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  Ride in the Whirlwind The Fugitive Kind
Year: 1966
Director: Monte Hellman
Stars: Cameron Mitchell, Millie Perkins, Jack Nicholson, Katherine Squire, George Mitchell, Rupert Crosse, Harry Dean Stanton, John Hackett, Tom Filer, B.J. Merholz, Brandon Carroll, Peter Cannon, William A. Keller, Neil Summers, James Campbell, Walter Phelps
Genre: WesternBuy from Amazon
Rating:  7 (from 1 vote)
Review: The Wild West, the middle of nowhere in a desert landscape, and a stagecoach riding through, but a gang of outlaws have their eyes on it and hiding in the rocks begin to shoot, then stop it in its tracks, fatally injuring one of the guards in the process. They rob the passengers and take off to their hideout in the hills, a small log cabin, then ponder their next move, but also in the vicinity are three wanderers headed to Waco who are riding in the same direction as the robbers. They inevitably meet, but not before they have noted a hanged man nearby: proof that vigilantes are operating in the area, yet what they do not know is those self-same vigilantes will be after them soon enough...

Not because the trio - Cameron Mitchell, Jack Nicholson and Tom Filer - have done anything wrong, but because they were in the wrong place at the wrong time and this unfortunate situation is what fuels the plot of this existentialist Western from director Monte Hellman. He and screenwriter/star Nicholson had been given a small budget to make a couple of films by producer Roger Corman, and The Shooting and Ride in the Whirlwind were the results, two efforts that made next to no impact in their native United States, at least initially, but quickly turned into cult movies in Europe where they were more widely distributed, perhaps because they fit more snugly into the style of Western there.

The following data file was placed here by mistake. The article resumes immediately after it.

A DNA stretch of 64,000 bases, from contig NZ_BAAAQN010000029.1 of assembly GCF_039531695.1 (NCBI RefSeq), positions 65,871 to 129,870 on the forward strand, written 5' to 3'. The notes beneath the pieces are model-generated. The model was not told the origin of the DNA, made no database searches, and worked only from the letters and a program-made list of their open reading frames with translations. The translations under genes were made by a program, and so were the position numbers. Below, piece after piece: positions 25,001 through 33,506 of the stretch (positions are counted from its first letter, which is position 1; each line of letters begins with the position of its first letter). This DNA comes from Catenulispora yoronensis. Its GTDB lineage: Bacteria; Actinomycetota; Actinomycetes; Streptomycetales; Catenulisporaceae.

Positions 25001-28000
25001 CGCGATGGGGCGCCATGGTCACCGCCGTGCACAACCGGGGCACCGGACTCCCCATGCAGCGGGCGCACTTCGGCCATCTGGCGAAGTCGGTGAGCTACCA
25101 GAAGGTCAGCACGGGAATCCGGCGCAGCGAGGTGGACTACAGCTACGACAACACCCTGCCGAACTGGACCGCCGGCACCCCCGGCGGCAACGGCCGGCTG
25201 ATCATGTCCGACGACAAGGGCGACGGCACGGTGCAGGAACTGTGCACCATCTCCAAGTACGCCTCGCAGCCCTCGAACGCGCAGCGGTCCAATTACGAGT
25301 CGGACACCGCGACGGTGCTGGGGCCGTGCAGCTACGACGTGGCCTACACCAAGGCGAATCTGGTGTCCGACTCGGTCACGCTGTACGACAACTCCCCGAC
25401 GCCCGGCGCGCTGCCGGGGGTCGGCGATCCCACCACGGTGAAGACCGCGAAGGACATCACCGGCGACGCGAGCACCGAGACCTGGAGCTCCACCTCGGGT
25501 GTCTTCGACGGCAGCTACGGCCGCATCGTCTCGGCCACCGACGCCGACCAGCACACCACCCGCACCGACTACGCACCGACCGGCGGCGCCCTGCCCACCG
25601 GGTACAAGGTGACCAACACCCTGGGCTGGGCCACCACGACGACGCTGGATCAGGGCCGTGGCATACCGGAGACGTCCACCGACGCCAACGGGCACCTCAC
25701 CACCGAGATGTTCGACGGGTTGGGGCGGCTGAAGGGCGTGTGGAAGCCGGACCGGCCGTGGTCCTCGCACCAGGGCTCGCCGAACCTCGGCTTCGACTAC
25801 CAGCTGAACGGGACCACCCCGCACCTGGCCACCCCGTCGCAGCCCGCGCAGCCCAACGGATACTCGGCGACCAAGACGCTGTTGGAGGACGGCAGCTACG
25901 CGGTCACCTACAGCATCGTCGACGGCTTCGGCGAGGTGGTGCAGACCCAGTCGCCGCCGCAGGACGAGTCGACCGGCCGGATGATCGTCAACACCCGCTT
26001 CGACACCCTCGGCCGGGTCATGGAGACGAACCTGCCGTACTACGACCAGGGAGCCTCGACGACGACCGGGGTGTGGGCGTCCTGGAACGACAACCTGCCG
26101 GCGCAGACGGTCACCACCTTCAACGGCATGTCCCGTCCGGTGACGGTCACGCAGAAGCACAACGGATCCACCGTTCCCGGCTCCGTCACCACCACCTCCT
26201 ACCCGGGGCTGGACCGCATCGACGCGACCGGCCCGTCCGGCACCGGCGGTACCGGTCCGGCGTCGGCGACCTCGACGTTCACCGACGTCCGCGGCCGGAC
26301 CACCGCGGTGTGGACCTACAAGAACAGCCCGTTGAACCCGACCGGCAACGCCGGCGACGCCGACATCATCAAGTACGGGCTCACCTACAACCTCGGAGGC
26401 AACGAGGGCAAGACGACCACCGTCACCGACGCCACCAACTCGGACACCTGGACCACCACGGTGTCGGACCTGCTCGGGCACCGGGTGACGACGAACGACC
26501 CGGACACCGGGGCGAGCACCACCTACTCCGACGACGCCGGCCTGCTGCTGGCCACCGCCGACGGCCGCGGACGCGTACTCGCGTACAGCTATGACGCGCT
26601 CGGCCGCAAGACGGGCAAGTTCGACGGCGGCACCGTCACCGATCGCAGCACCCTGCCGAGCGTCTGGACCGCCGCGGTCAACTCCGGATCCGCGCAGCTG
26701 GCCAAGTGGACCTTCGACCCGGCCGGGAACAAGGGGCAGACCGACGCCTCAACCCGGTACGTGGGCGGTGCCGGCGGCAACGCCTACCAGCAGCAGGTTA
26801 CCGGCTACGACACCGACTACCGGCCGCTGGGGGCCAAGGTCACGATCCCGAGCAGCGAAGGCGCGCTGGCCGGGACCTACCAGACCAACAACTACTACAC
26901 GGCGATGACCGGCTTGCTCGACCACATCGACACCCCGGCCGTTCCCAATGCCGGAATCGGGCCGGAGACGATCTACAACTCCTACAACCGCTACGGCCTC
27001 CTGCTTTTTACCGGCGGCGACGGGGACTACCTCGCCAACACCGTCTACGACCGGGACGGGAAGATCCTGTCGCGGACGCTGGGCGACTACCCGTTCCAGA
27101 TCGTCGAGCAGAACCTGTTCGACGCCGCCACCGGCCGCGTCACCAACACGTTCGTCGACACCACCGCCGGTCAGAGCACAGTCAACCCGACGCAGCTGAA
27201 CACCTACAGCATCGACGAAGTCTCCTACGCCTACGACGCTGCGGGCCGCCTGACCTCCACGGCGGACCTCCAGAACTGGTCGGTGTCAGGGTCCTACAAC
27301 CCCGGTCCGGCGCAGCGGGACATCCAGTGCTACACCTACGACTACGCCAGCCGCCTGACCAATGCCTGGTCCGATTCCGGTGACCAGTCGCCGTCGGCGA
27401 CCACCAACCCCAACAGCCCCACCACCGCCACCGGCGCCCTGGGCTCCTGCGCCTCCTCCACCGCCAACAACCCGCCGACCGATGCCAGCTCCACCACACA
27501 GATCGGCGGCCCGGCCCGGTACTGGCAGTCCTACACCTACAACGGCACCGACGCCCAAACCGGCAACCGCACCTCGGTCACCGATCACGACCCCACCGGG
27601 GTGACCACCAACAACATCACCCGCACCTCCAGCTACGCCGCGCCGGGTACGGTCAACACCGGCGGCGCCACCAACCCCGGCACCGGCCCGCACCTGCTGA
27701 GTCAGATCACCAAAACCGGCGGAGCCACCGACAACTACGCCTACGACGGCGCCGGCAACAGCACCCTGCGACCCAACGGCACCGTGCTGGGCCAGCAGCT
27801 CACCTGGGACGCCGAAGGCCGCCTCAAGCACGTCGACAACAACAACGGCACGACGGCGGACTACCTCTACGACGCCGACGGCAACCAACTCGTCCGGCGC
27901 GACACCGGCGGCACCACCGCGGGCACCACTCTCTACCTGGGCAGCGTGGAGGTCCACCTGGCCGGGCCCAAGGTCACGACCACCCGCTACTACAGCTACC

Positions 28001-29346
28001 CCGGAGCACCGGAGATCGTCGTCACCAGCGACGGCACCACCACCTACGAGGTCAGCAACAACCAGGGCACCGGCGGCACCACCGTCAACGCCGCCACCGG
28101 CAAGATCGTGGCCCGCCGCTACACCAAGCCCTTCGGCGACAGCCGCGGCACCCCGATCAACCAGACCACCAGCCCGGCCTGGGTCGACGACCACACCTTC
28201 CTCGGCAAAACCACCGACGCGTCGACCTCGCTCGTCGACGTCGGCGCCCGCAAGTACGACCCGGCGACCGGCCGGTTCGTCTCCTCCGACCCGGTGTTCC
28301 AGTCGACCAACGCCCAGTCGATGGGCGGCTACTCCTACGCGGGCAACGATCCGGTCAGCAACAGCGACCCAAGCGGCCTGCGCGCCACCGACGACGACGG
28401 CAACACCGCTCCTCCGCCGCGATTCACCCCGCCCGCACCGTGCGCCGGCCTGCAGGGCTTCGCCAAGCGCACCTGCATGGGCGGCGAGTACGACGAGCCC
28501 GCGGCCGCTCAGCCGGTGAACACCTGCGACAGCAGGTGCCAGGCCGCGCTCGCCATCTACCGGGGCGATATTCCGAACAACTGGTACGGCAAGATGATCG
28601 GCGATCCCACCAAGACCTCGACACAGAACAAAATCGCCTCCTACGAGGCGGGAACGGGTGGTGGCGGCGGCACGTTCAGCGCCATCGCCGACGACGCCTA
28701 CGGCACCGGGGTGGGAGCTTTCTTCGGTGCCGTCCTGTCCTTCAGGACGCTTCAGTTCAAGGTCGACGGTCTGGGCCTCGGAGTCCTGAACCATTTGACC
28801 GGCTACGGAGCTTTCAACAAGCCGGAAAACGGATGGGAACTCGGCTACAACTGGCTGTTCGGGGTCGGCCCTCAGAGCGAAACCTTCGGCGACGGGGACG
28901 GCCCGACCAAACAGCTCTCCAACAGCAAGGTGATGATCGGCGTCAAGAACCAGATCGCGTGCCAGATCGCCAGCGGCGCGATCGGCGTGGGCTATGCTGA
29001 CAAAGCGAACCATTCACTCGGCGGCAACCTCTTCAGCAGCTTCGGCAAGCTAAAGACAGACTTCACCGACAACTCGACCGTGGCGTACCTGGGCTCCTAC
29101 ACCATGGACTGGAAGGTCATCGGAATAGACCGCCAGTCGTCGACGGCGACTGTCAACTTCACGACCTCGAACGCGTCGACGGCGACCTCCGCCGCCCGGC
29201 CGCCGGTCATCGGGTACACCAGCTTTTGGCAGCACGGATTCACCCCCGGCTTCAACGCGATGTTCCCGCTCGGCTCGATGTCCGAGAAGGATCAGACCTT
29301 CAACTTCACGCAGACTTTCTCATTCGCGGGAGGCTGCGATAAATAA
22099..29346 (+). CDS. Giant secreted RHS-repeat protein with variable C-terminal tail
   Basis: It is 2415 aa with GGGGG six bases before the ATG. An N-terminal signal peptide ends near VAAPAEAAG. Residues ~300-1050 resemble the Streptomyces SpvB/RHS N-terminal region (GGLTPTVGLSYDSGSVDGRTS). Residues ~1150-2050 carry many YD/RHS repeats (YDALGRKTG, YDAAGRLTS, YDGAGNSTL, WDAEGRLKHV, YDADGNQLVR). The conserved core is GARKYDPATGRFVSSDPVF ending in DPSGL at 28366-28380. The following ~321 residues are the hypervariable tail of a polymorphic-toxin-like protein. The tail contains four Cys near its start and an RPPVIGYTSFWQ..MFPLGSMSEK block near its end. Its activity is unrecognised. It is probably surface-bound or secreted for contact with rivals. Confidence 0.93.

Not that Hellman was aping the Spaghetti Westerns, it was a shade too early for that, but it was apparent there was something in the mood of the time that called for a more cynical approach to a genre that had for a long time been a staple of family entertainment, yet once directors like Anthony Mann and Budd Boetticher had got their hands on it in the nineteen-fifties, it was inevitable a more psychological technique was going to be the prevailing tone. Here, the psychology was mainly that, in the Old West, it did not even matter if you were in fear of your life, for a lot of the time you were going to be bored out of your mind as most of your day was taken up with idly waiting around.

The script served up plenty of opportunities for the three innocents to mull over their predicament, even further when they were pared down to two by the vigilantes' bullets, of which they seem to have around a million judging by the hail of lead they rain down on both the cabin of the outlaws and the wrong place-wrong time bunch. If you were willing to overlook the overuse of gunfire and ricochet sound effects on the soundtrack, and those nevertheless made for a more dire situation, then the atmosphere of the pointlessness of the impending doom was very strong indeed, and the powerlessness of what passed for the heroes in this piece was a great leveller, since there was nobody who fitted the traditional hero role when Mitchell and Cameron were basically total losers, through no fault of their own.

Therefore your sympathies were with them, yet an absurdity in their predicament was never far away, not that there was one laugh in this when it was a matter of life and death situation for everyone except the posse. The two survivors of their initial attack (Harry Dean Stanton was the leader of the outlaws, and his reaction to being caught was almost haunting, or rather his non-reaction) stumble across a family out there, with the father obsessively axing away at a stump outside their home, and the mother and daughter (Millie Perkins, another cult performer in this) tending to chores. Their existence looks to be just as tedious as the other characters', gunshots notwithstanding, and the fact the innocent fugitives arrive gives them a jolt of adrenaline they would probably be better off without, no matter the daughter's prospects look next to nothing in this wilderness. But then, you could say that for them all, in one of the least romantic American Westerns of the sixties. Music by Robert Drasnin.
Reviewer: Graeme Clark

 

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Monte Hellman  (1932 - )

"Existential" is a word often used to describe the films of this American director, who after working for Roger Corman on Beast from Haunted Cave, Back Door to Hell and The Terror directed two cult westerns, The Shooting and Ride in the Whirlwind. In the 1970s he continued his cult acclaim with Two Lane Blacktop, Cockfighter and China 9 Liberty 37, but come the 80s the directing work dried up, with only Iguana and Silent Night, Deadly Night 3 to his name. He also worked behind the scenes on The Wild Angels, Robocop and Reservoir Dogs, among others.

 
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